Trump declares 'patience is over' with DPRK
People's Daily Online
By Wang Lei (CNTV) 09:20, July 01, 2017
US President Donald Trump declared on Friday that the US had run out of patience with the Democratic People's Republic of Korea (DPRK) over its nuclear drive, as he welcomed South Korea's new leader Moon Jae-in to talks at the White House.
While Moon has been arguing for greater engagement with Pyongyang as the best way to put the brakes on its nuclear and ballistic missile programs, Trump made clear that he was in no mood to pursue diplomacy with the DPRK.
"The era of strategic patience" with Pyongyang has failed, Trump said at a joint press briefing with Moon in the Rose Garden. "Frankly, that patience is over."
US president reaffirms commitment to defending South Korea
The Trump administration has been growing increasingly exasperated with the DPRK which has staged a barrage of missile tests in recent months.
There was also deep anger in the United States after Otto Warmbier, an American student who was detained in the DPRK on a tourist trip around 18 months ago, was returned home in a coma earlier this month. He died several days later.
Trump said Washington and Seoul "are facing the threat of the reckless and brutal" government in the DPRK, stressing that the nuclear and ballistic missile programs of Pyongyang "require a determined response."
The DPRK "has no respect for human life," the US president added.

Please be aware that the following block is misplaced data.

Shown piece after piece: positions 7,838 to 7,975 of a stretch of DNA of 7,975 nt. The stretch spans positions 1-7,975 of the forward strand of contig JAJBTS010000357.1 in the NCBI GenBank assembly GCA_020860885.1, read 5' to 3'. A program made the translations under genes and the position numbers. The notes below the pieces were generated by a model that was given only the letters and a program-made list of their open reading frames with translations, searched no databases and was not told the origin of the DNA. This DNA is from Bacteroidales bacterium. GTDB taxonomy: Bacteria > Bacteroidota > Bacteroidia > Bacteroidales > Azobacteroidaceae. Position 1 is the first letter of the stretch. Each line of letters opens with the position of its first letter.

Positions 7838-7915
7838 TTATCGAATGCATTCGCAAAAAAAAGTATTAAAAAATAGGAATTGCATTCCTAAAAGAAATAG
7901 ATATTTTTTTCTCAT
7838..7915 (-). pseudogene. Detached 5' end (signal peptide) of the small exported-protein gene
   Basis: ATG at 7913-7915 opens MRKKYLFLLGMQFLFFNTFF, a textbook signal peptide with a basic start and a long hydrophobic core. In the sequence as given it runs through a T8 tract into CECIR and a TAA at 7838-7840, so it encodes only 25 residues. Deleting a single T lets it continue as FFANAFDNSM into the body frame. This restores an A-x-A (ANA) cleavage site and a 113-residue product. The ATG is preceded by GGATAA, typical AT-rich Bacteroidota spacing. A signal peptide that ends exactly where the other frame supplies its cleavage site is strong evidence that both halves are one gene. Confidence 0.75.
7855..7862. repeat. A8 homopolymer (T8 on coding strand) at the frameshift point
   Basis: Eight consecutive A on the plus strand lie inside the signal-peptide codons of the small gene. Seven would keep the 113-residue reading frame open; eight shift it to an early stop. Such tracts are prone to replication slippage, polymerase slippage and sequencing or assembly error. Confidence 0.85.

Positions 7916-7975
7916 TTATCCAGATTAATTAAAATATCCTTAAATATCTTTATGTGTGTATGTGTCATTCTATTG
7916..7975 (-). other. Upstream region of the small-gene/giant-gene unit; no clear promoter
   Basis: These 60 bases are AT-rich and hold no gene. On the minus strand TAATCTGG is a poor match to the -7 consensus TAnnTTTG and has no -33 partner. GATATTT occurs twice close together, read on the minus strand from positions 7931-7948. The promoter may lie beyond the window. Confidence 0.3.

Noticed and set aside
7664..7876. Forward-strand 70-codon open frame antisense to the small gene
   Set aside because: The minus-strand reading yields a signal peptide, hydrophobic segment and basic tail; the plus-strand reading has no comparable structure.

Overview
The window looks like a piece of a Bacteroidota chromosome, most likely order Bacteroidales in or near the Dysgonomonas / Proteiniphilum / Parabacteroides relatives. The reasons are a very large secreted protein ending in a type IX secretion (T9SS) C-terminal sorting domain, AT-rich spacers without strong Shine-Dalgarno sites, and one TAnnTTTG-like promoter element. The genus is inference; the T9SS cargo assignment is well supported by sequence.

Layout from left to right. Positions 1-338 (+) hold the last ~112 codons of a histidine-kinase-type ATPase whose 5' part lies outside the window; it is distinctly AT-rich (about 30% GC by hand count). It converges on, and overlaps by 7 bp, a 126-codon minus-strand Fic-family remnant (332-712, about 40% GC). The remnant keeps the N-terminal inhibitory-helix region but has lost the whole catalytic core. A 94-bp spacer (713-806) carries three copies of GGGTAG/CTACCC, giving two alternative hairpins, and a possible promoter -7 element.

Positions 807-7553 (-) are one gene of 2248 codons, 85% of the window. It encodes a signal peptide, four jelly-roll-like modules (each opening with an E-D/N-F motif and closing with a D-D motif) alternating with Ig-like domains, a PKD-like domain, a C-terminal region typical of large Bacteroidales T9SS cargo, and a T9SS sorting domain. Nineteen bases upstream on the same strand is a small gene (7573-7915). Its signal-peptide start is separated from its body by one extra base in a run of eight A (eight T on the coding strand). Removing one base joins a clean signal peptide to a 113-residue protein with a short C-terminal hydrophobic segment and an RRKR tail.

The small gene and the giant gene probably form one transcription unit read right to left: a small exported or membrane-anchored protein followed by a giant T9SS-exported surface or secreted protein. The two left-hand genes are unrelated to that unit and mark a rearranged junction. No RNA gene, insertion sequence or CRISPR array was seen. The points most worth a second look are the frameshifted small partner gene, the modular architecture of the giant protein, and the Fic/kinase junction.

"Our goal is peace, stability and prosperity for the region," he said. "But the United States will defend itself, always will defend itself, always. And we will always defend our allies."
Trump described the alliance between the US and South Korea as a "cornerstone of peace and security in a very very dangerous part of the world."
Meanwhile, he called on "other regional powers and all responsible nations" to bring pressure to bear on Pyongyang by implementing sanctions.
Trump to visit Seoul later this year
Moon announce that Trump had accepted an offer to visit Seoul later this year, but the leaders failed to map out any kind of joint strategy on how best to deal with the threat posed by the DPRK.
While they agreed to meet the DPRK with a "stern response," the South Korean president said engaging in dialogue with DPRK leader Kim Jong Un was necessary to resolve the issue.
"President Trump and I agreed that only strong security can bring about genuine peace," Moon said. "The threat and provocation of the DPRK will be met with a stern response."
"Our two leaders will employ both sanctions and dialogue in a phased and comprehensive approach" in an effort to resolve the DPRK nuclear issue, he added.
Renegotiating 'rough' trade deal
Trump has spoken harshly about US trade imbalances and threatened to tear up a five-year-old trade agreement reached with South Korea by his predecessor, Barack Obama.
He said on Friday that the US was renegotiating what he characterized as a "rough" trade deal with South Korea.
"We will do more to remove barriers to reciprocal trade and market access," Trump said, adding that the two leaders had talked about the thorny trade areas of steel and autos.
"I am encouraged by President Moon's assurances that he will work to create a level playing field so that American workers and businesses, and especially automakers, can have a fair shake at dealing with South Korea," he said.
On Wednesday, Moon said that unfair trade practices would be eradicated and factors that limited competition, such as barriers to market entry and price regulations, would be re-evaluated under his administration.
The US goods trade deficit with South Korea has more than doubled since the KORUS pact took effect in 2012, from 13.2 billion US dollars in 2011 to 27.7 billion US dollars in 2016. It was forecast to boost US exports by 10 billion US dollars a year, but they were 3 billion US dollars lower in 2016 than in 2011.
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